June 23, 2024

Aadaptations are a safe bet in children’s theatre: turn a beloved picture book into a stage show and you’re guaranteed a head start in ticket sales. Hats off to Polka Theater (and Bristol Old Vic where this production originated) for instead seeking inspiration from a 2008 scientific article by Yale University’s Department of Geology and Geophysics. One of his co-authors, the Danish palaeontologist Jakob Vinther, even appears with a five-man band in this lively hour of gig theater for children aged four to 12.

Vinther’s research team found melanin in fossilized dinosaur feathers, leading to a landmark reconstruction of the color patterns in feathered dinosaurs. The show revisits that discovery, explained in a fun and accessible style for kids and, ahem, easily-amazed-by-science parents. That’s how 10-year-old Hilda and I are throwing around big cuddly “meatballs” and funny “sausages”, which respectively represent the shape of reddish and black melanosomes.

It helps that Hilda loves dinosaurs and fossils. Mary Anning is one of her heroes, so she’s immediately intrigued by the long-haired, laid-back Vinther, who styles himself a “dinosaur detective” and has some dino dance moves to share with the young crowd. He conceived the show with artists Dom Coyote (who directs), composer Lloyd Coleman, Victoria Oruwari, Harry Miller and Roxana Vilk, who sings and plays instruments. When Vinther is brought on stage, you feel the authority of scientific knowledge: an unusual feeling in theater that reminded me of the poignant 2071 at the Royal Court, conducted by Chris Rapley, a professor of climate science.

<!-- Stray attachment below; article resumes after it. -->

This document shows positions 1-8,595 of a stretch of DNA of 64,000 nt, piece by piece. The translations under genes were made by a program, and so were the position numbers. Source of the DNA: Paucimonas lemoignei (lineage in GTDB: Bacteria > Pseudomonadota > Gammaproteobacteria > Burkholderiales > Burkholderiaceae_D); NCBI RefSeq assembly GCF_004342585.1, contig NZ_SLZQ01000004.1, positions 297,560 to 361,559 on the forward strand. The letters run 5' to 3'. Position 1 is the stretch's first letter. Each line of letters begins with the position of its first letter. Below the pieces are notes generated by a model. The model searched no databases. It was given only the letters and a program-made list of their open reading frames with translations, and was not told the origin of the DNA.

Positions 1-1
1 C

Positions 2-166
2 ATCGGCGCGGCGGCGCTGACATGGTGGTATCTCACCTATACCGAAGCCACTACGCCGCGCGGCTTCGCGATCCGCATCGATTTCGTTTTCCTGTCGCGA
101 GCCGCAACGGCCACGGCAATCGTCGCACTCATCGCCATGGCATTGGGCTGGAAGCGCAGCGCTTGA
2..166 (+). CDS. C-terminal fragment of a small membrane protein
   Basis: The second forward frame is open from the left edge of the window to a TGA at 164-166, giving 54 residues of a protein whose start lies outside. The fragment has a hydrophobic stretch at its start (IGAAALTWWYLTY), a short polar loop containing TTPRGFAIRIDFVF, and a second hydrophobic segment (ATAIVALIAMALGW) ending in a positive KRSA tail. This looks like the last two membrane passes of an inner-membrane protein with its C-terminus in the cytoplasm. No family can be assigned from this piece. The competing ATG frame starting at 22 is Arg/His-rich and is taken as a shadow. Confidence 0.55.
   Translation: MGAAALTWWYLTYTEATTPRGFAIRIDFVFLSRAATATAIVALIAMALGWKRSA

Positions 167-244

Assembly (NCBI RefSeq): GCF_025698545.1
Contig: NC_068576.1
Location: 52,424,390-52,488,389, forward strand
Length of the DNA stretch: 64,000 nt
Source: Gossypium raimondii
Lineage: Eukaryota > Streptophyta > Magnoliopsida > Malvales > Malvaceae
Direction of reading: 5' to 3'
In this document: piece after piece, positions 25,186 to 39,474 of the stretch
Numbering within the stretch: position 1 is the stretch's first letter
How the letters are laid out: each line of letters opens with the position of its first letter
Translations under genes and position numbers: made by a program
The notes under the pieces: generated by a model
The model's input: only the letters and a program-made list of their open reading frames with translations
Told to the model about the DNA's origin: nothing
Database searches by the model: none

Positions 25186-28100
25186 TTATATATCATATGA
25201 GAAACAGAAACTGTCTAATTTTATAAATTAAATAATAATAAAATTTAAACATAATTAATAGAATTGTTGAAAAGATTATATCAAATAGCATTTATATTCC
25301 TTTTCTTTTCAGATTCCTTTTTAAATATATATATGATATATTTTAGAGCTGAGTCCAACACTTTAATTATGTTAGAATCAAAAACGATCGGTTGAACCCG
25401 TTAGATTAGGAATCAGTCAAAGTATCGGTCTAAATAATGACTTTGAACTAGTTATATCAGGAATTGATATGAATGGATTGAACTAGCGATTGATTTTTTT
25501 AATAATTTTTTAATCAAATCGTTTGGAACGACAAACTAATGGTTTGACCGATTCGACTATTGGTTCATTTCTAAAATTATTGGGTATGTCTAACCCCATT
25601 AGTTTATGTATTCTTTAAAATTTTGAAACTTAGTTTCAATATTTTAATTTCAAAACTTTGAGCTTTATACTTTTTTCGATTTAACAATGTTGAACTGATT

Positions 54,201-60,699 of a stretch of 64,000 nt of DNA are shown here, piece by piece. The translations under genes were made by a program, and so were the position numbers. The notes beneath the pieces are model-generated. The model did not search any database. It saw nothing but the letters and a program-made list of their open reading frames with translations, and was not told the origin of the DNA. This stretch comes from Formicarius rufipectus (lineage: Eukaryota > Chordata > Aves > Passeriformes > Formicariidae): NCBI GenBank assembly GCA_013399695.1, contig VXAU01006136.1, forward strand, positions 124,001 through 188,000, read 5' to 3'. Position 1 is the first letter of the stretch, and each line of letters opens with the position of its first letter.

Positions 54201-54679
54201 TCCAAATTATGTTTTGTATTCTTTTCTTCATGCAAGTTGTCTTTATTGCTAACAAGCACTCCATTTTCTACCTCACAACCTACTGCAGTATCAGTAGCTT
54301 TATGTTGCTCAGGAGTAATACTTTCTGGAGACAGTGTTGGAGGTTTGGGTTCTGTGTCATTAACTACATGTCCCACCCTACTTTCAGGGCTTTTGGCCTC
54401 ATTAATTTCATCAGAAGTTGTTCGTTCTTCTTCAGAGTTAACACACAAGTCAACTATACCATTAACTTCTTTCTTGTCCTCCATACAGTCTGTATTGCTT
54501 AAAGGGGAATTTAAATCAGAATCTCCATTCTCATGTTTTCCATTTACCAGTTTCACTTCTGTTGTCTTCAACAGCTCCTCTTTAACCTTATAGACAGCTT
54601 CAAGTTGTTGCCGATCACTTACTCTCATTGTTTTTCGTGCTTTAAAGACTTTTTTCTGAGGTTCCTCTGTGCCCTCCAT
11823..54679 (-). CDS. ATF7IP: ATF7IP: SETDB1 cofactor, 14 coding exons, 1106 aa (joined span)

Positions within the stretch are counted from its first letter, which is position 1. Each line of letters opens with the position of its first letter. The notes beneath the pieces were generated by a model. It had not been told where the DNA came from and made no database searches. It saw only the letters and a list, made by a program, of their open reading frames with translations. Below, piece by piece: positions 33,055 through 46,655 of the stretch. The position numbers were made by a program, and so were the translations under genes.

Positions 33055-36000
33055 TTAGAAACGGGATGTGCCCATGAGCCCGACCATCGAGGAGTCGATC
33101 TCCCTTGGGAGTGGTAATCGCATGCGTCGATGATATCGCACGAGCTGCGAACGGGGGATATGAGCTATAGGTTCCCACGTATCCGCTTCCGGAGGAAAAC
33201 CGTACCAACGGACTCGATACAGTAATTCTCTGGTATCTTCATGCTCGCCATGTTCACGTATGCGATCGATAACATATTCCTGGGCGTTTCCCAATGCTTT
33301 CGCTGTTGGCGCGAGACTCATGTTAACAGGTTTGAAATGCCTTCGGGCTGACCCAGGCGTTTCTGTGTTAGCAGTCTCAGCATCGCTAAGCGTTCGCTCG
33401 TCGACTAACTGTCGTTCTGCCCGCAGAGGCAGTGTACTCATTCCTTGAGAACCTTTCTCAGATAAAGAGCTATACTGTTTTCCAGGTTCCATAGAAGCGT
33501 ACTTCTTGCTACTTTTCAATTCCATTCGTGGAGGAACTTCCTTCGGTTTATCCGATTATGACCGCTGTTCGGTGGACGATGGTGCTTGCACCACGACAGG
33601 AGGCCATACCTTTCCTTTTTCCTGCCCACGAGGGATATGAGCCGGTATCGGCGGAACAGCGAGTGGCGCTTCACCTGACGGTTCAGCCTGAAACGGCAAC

Jakob Vinther in The color of dinosaurs. Photo: Paul Blakemore

With writing by Malaika Kegode, this show has enough layers to work for the younger and older kids in the audience. Amy Pitt and Saskia Tomlinson’s design (with lighting by Chris Swain) is bold and engaging with neon dino silhouettes and projections appearing in disc-shaped windows. There are roars of delight at the chaos caused when Vilk – wearing an ingenious dinosaur costume – races around the auditorium in search of lunch; but there are also many reflective moments when the artists share personal stories about what makes them unique. The lasting impression is of each individual’s identity as well as their warm group dynamic – I haven’t felt such a sense of community in a family show for some time.

The real star is a Psittacosaurus who inspires a catchy syncopated song (the score borrows from funk, reggae, scat and pop influences) and makes a late appearance, much to Hilda’s delight. She says she doesn’t mind that there isn’t the usual kind of story to follow, enjoys the interactivity (although definitely not want to get on stage) and love the bright design. There is a wonderful sequence in which Oruwari, a soprano who has experienced synesthesia since losing her sight in childhood, attributes colors to voices of children in the audience.

“I didn’t know that about you,” goes one catchy song from the show. “But now I know, please tell me more.” It sums up a fascinating show: Hilda and I leave humming, with brains buzzing.

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